With over 33,000 confirmed cases of COVID-19 reported in Minnesota so far, it’s no surprise that voters are scared to go to the polls this November and risk contracting COVID-19. Similar states conducting their primaries through the pandemic have experienced serious problems.
On April 7, Wisconsin pushed forward with their primary election without delay or reform to universal mail-in ballots. Normally staffed with volunteers to operate 180 polling places in Milwaukee, polling locations had to be consolidated down to five locations. Long lines wrapped for blocks and almost 300 National Guard service members were called in to help.
Compared with the 2016 primary, Wisconsin suffered a 13% decrease in voter participation. The numbers would have been far greater had it not been for absentee voting skyrocketing from 21% to 71% of the vote for those years. Worst of all, 71 voters and poll workers who showed at the polls were confirmed to have contracted COVID-19.
This, of course, leaves us with the question: what can Minnesotans do differently? Universal mail-in voting is a system where all registered voters receive mail-in ballots, have time to research ballot candidates, and are provided a large block of time before election day to mail it in. Mail-in voters experience no risk of exposure to COVID-19 from overcrowded polling places where space and materials are shared. No one has to choose between their health and voting rights with this time-tested system that other states are already using.
Mail-in voting is so popular that both former presidential candidates Amy Klobuchar (D-MN) and Elizabeth Warren (D-MA) have introduced their own bills to the senate to enable the voters of all states more access to mail-in voting.
But in the midst of this pandemic, there are those more fearful of losing an election than protecting voters or their rights. President Donald Trump is so afraid of giving voters more opportunity to participate that he said, “They had things, levels of voting that, if you ever agreed to it, you’d never have a Republican elected in this country again.”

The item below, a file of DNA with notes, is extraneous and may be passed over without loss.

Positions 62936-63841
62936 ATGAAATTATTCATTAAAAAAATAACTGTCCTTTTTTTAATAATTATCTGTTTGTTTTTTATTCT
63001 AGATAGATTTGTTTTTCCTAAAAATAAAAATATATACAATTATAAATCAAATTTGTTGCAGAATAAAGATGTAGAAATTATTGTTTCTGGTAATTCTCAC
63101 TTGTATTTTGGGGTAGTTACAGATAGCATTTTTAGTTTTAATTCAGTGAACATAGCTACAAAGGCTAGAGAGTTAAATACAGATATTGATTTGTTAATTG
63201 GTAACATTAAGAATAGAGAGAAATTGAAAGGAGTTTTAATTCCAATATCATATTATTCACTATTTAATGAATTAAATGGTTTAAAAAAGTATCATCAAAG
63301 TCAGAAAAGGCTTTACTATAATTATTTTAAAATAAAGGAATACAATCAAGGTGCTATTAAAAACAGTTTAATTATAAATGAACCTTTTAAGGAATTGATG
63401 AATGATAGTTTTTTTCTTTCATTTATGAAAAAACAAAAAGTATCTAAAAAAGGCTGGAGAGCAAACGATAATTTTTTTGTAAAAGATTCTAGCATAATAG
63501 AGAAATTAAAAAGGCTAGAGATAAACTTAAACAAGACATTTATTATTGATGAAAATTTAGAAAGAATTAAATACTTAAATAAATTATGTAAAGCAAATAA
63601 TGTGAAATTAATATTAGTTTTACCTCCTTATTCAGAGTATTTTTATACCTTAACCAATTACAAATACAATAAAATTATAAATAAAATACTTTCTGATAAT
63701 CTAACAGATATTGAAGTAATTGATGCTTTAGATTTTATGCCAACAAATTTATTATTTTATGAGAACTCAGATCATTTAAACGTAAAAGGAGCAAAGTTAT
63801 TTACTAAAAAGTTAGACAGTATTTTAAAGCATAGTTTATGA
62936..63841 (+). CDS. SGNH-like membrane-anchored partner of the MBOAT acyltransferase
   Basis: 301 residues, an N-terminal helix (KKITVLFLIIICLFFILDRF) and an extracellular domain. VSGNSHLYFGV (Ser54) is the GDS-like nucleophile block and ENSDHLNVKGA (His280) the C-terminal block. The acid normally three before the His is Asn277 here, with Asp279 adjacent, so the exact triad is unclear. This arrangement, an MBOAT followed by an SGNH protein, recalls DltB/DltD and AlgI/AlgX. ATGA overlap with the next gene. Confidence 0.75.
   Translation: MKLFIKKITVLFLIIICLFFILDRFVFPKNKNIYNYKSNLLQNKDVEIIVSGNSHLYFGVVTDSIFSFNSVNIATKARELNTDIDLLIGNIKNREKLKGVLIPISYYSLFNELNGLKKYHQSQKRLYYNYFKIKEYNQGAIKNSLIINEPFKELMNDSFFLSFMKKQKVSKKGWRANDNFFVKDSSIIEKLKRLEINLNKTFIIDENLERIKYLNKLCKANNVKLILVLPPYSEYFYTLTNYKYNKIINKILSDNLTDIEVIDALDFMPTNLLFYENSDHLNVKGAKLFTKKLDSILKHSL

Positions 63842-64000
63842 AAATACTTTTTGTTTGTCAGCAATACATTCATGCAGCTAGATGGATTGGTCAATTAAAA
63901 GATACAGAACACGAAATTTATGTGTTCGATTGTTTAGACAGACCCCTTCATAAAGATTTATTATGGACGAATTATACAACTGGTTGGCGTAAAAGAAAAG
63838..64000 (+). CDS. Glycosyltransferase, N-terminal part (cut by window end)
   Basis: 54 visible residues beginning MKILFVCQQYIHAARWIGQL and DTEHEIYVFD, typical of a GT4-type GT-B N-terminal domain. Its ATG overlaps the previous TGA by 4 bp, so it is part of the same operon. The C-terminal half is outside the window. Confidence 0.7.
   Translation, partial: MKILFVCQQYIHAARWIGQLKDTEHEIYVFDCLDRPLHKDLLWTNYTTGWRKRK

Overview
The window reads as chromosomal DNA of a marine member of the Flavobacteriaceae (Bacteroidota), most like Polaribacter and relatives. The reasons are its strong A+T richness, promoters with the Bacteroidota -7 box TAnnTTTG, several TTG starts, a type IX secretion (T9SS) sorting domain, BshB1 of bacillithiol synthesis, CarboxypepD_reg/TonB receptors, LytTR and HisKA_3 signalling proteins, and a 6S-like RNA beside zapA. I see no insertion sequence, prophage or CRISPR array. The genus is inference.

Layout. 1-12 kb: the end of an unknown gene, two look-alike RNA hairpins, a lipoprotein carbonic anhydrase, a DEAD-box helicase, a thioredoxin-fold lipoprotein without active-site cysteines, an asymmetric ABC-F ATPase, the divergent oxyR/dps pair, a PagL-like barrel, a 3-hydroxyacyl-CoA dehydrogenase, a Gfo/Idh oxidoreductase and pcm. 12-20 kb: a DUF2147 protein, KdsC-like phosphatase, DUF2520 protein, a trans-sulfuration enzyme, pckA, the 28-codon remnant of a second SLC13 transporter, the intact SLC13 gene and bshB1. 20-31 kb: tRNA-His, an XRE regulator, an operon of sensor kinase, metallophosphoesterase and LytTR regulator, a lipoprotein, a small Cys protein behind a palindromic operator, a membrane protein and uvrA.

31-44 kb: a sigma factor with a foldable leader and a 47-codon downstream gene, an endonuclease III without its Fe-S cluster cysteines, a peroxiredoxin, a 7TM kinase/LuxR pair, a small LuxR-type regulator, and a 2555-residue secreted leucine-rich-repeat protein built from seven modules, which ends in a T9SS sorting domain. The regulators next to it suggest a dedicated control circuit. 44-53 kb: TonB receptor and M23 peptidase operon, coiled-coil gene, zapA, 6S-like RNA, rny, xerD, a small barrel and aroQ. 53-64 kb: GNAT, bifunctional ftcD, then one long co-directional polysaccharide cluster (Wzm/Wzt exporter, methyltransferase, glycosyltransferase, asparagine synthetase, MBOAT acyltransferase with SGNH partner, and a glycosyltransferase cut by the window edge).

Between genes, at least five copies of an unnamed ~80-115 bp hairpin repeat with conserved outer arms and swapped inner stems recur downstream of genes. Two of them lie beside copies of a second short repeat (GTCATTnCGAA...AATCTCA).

Jennifer Carnahan, GOP state chair for Minnesota, also voiced her opposition to universal mail-in voting. “Attempting to change a law now for elections that are months away is extremely premature and a disappointing power grab by the Democrats at a time of extreme unease.”
Evidence to the contrary, a study conducted by Stanford researchers found that mail-in voting held a neutral outcome between benefitting Democrats and Republicans with modest turnout increase. The GOP establishment’s claim of widespread mail-in voter fraud is also unsupported.
Whichever reforms do or do not take place between now and the 2020 election, it is important that all Minnesotans know they have the right to request a no excuse required absentee ballot. If you’re worried that your vote will get lost in the mail, you can confirm your mail-in ballot status by checking online.
In fact, Minnesota alone already has 130,000 rural voters in small towns of less than 400 voters who exclusively vote by mail. Voters like those across the country, who generally support republican candidates, will never experience choosing between safety and exercising their right to vote during a pandemic. For that, I challenge anyone to justify why big urban centers with large concentrations of COVID-19 must be forced down the more difficult and dangerous road.